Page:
COVID-19 flare-ups, diminished policy support, and lingering supply-chain bottlenecks will see the global economic recovery cool more than previously estimated in 2022, after last year’s expansion clocked the fastest post-recession pace in eight decades, the World Bank said.
Global gross domestic product will probably increase 4.1 per cent this year, less than the 4.3 per cent forecast in June, the Washington-based development organisation said in its semi-annual Global Economic Prospects report Tuesday.
By 2023, annual output is expected to remain below the pre-pandemic trend in all regions with emerging-market and developing economies, while in advanced economies, the gap is estimated to close, it said.
“There is there a serious slowdown underway,” Ayhan Kose, the chief economist of the Prospects Group at the institution, said in an interview. The global economy “is basically on two different flight paths: Advanced economies are flying high; emerging-market, developing economies are somewhat flying low and lagging behind.”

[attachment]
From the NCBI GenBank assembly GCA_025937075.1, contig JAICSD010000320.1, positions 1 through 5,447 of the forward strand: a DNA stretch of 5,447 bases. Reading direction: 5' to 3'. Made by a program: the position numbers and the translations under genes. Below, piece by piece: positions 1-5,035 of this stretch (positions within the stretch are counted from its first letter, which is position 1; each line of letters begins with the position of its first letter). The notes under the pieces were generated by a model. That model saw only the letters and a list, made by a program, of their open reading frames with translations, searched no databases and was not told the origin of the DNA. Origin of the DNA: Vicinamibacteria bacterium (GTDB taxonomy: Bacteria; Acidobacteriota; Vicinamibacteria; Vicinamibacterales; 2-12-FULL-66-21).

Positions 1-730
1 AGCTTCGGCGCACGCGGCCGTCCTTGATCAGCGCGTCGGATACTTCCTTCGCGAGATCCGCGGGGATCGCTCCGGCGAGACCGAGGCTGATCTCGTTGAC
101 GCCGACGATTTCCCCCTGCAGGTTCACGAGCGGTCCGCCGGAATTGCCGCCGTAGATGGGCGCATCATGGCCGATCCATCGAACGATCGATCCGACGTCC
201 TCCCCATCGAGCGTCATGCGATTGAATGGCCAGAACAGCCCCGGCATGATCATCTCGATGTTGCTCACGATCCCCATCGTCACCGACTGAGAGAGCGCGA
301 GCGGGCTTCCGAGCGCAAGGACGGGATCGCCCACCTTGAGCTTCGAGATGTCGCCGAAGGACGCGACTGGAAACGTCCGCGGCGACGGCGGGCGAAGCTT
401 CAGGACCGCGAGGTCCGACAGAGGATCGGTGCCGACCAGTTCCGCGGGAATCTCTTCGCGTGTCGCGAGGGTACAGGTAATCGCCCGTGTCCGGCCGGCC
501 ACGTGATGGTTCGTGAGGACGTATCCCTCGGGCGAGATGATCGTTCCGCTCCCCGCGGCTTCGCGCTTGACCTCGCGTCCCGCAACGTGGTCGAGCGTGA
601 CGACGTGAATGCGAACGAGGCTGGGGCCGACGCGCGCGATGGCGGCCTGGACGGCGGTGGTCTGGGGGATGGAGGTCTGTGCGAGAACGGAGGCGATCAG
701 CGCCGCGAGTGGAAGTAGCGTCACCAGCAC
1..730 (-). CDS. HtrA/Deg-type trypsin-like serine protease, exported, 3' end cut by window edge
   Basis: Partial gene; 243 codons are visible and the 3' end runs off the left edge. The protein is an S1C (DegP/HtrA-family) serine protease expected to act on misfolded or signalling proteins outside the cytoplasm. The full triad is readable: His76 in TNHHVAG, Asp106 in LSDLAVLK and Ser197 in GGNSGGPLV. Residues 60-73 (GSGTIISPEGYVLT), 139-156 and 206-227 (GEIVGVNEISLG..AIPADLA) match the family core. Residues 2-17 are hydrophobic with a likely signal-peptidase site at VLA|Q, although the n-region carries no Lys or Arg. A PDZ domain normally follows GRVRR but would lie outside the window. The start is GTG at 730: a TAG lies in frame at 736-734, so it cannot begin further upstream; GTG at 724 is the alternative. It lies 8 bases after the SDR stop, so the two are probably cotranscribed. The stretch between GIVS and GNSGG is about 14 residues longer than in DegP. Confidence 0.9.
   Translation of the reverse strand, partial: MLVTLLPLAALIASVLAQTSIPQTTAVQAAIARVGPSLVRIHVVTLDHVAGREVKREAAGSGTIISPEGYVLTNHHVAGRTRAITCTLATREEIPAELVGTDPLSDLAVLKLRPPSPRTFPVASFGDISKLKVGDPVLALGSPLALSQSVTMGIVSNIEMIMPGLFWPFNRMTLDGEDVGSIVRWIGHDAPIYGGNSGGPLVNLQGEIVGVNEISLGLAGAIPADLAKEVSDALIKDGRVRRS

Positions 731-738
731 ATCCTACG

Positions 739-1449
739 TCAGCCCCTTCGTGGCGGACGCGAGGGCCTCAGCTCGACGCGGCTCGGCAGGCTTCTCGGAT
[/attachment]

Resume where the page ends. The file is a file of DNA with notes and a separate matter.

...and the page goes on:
The global outlook is clouded by what World Bank Group president David Malpass termed “exceptional uncertainty”.
Downside risks include renewed COVID-19 outbreaks, the possibility of de-anchored inflation expectations, and financial stress in a context of record-high debt levels, the bank said. In emerging markets with limited policy space to provide support, the risks heighten chances of a hard landing for their economies, it said.
In advanced economies, high vaccination rates and sizable fiscal support have helped cushion some of the adverse economic impacts of the pandemic. In contrast, the pace of recovery for emerging nations has been further damped by waning policy support and a tightening of financing conditions.